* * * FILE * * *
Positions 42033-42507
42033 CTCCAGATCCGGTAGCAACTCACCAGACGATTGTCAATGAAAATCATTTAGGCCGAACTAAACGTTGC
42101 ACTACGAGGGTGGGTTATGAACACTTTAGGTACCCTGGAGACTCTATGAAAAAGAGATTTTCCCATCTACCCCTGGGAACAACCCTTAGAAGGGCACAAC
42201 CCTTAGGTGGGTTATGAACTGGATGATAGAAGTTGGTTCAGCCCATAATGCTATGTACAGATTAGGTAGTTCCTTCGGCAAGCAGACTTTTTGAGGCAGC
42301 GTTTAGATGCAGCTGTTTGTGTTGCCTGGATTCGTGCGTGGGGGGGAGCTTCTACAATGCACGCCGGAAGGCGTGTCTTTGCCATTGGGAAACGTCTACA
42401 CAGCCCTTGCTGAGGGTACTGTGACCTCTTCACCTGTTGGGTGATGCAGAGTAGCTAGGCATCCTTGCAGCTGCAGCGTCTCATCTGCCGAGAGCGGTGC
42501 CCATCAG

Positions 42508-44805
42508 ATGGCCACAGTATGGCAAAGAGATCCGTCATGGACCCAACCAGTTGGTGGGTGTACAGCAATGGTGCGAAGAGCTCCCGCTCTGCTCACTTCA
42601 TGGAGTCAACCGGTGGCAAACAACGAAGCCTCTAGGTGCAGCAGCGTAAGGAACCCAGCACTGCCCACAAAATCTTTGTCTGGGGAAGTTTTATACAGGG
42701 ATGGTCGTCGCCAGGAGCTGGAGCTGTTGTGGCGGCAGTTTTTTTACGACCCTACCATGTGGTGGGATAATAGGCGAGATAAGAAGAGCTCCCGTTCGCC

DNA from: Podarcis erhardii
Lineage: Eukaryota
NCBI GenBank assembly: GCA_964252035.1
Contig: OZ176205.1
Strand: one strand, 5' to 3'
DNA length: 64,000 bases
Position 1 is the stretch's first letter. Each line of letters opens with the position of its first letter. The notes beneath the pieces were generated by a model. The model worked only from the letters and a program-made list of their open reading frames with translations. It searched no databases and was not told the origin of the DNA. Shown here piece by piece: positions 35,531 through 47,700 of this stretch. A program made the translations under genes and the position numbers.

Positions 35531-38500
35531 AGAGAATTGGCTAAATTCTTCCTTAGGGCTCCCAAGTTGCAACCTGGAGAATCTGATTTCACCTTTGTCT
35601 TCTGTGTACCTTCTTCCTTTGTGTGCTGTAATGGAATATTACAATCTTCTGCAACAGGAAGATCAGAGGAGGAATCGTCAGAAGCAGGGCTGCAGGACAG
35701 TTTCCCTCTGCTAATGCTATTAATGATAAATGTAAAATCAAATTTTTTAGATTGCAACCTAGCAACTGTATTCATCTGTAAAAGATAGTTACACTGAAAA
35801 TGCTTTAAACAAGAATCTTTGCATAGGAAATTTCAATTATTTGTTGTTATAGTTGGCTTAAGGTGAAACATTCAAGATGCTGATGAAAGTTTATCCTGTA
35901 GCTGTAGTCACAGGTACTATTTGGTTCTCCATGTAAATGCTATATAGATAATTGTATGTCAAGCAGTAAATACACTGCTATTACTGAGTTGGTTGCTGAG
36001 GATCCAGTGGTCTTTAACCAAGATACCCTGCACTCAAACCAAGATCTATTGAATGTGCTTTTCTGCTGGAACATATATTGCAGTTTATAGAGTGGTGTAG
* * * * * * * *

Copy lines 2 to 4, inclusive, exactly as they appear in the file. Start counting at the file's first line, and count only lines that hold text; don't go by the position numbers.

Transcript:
42033 CTCCAGATCCGGTAGCAACTCACCAGACGATTGTCAATGAAAATCATTTAGGCCGAACTAAACGTTGC
42101 ACTACGAGGGTGGGTTATGAACACTTTAGGTACCCTGGAGACTCTATGAAAAAGAGATTTTCCCATCTACCCCTGGGAACAACCCTTAGAAGGGCACAAC
42201 CCTTAGGTGGGTTATGAACTGGATGATAGAAGTTGGTTCAGCCCATAATGCTATGTACAGATTAGGTAGTTCCTTCGGCAAGCAGACTTTTTGAGGCAGC